The Vested Interest Groups Comment on ECI Stop Vivisection
Friday May 15, 2015
Yesterday I published the lecture (more or less) that I delivered at the EU Parliament regarding the citizens’ initiative to stop vivisection. Around that same time the vested interest groups were weighing in on the initiative.
The Fund for the Replacement of Animals in Medical Experiments (FRAME) published “FRAME response to EU ‘Stop Vivisection’ discussion.”
"The discussion this week of the “Stop Vivisection” initiative has highlighted several extremely important issues. Firstly, the high priority that needs to be given to replacement of animal experiments with scientifically valid alternatives."
Lets stop right there. A vast majority of experiments on animals are for drug development in the form of discovering targets, usually done in academia in so-called basic research, and testing for safety and efficacy of the drug by pharmaceutical companies. Neither of these are viable scientifically because nether does what it pretends to do, namely reveal how humans respond to disease and they will respond to the drug. So society needs to “replace” these uses of animals about as much as it needs to “replace” trephination with a cure for schizophrenia. Yes, we need a cure for schizophrenia but drilling a hole in someone’s skull to release the evil spirits causing schizophrenia is nonsense and waiting to abandon trephination for treating schizophrenia until we find a cure is nonsense on stilts. Hence trephination to release evil spirits and or treat schizophrenia has been abandoned by medical science. Likewise, society needs to abandon animal modeling for disease research and drug development regardless of the other options currently available. This is not complicated science.
Secondly, the limited relevance to human disease processes of many animal studies.
No, animal studies do not have “limited relevance,” they have essentially zero predictive value which means they are useless for ascertaining how humans will respond to a drug or what effects a disease will have on human. Not useless for everything but useless for that! For more on where animals can and cannot be used in science, see (Greek and Shanks 2009, Shanks, Greek, and Greek 2009, Greek and Greek 2010, Greek and Rice 2012).
Basic research historically has meant research with no goal in mind. Therefore no one should claim such research had advancing medicine as its goal. But even if we redefine basic research to mean using animals to learn about human disease, animal modeling in “basic research” is still really bad science because the success rate is even less than the aforementioned more or less zero predictive value. (One paper out of 25,000 led to a new chemical entity (Contopoulos-Ioannidis, Ntzani, and Ioannidis 2003, Crowley 2003).) Learning something useful about human disease from animal modeling is about as productive as what we would expect from random guessing about mechanisms and targets of disease.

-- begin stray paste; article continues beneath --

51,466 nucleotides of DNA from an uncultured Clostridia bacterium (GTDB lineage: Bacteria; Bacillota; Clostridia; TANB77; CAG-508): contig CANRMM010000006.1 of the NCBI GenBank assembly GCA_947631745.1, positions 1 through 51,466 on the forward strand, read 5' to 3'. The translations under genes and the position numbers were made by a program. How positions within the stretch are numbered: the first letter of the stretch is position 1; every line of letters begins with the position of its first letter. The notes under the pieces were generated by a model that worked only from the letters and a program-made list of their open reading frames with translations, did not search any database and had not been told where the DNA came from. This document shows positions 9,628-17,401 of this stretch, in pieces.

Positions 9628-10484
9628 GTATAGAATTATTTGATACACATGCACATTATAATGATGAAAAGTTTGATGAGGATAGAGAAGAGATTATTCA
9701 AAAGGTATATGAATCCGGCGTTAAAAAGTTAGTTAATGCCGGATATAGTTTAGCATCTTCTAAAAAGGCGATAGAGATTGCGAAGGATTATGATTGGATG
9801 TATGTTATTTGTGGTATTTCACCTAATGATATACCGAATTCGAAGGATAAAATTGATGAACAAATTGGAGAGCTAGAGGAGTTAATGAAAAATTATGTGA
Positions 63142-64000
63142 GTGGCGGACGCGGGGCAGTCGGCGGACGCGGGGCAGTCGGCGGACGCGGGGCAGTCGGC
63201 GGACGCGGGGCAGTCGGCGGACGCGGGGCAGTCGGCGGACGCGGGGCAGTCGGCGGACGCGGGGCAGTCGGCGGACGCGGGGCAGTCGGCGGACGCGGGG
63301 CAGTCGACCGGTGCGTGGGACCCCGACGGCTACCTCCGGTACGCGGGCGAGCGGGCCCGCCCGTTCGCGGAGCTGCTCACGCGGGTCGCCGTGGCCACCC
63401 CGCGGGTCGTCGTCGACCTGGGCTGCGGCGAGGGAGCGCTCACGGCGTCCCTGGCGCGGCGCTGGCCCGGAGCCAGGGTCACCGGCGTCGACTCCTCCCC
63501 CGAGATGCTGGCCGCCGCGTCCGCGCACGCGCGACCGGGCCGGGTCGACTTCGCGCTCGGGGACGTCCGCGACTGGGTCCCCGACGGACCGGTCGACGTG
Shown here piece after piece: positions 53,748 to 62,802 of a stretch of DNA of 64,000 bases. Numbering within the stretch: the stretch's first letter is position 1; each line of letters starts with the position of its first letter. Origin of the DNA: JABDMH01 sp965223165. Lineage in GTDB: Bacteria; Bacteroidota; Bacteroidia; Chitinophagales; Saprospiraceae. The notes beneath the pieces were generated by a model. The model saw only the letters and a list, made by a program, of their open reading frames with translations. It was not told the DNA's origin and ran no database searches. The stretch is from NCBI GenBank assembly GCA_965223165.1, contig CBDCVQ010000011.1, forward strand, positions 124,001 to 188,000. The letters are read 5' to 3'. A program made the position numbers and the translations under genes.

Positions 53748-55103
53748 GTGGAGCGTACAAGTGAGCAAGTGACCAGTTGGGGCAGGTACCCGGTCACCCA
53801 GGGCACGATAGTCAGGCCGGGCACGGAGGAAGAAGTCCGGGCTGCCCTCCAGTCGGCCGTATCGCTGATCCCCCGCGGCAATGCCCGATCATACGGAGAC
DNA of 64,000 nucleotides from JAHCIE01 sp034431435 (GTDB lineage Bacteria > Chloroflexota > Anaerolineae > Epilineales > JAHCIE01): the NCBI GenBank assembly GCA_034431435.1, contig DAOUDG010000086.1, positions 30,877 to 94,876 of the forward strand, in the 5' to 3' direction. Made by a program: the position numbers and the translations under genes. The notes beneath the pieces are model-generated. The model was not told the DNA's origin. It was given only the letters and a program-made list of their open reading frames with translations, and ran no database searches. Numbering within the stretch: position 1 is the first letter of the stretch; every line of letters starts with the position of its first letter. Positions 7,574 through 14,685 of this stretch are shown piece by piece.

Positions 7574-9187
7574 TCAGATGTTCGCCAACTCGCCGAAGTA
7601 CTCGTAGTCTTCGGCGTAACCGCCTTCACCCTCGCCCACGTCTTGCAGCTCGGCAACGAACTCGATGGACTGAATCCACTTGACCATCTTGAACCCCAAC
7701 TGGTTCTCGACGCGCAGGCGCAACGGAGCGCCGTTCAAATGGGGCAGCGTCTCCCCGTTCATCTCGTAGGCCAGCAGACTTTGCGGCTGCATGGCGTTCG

Thirdly, the poor understanding across much of society of why animal experiments are undertaken currently and the bad consequences that would ensure were these to be banned in Europe.
That “poor understanding” would be because vivisectors say they are searching for cures in order to get funding, then, when no cures are found, justify their research by claiming it was just basic research and they never really thought it would amount to anything except add knowledge to the universe. The reason society does not understand the bad consequences of abandoning animal modeling for predicting human response to drugs and disease is because there would not be any.
And finally, the chasm of misunderstanding between the scientists who undertake animal experiments and those who believe they are inappropriate and unnecessary.
Niall Shanks and I published two books and several articles and worked together for over a decade. I am a vegan and philosophically an animal rightist. Shanks was an enthusiastic carnivore and thought animal rights to be nonsense. He also had a PhD in the History and Philosophy of Science, understood science very well, was active in the American Association for the Advancement of Science, lectured across America on science, and wrote extensively on science. If the vested interest groups want to use ad hominem attacks against me, I acknowledge there is a prima facie case to be made that I could be biased. But Shanks? No way! Moreover, one should judge concepts by the evidence for and against regardless of where the concepts come from. Some very evil people have made contributions to science.
Of course the above should come as no surprise considering FRAME also claims the following.
But it is unrealistic to assert that all animal procedures are now unnecessary and that they can be replaced by suitable non-animal methods. In particular, it is widely accepted within the scientific community that non-animal methods are not yet suitable for determining the safety in humans of new candidate pharmaceuticals, prior to their entry into clinical trials.
Nothing is currently suitable for determining safety. Gene profiles will eventually ensure safety for every individual and if more money went to developing them instead of funding animal-based research, society would have personalized medicine much sooner.
New drugs are needed urgently to treat many diseases and this must remain a top priority. Procedures on animals also continue to provide valuable new insights into disease processes in humans and in animals. Let us also not overlook the need to deliver new veterinary medicines (e.g. by providing vaccines for bovine foot and mouth disease) as well as human medicines.
No one is saying that if you want to develop a cure for a disease in cows that studying cows should be off limits. Some do say that cows could be studied the same way humans are now studied but that is an animal rights topic.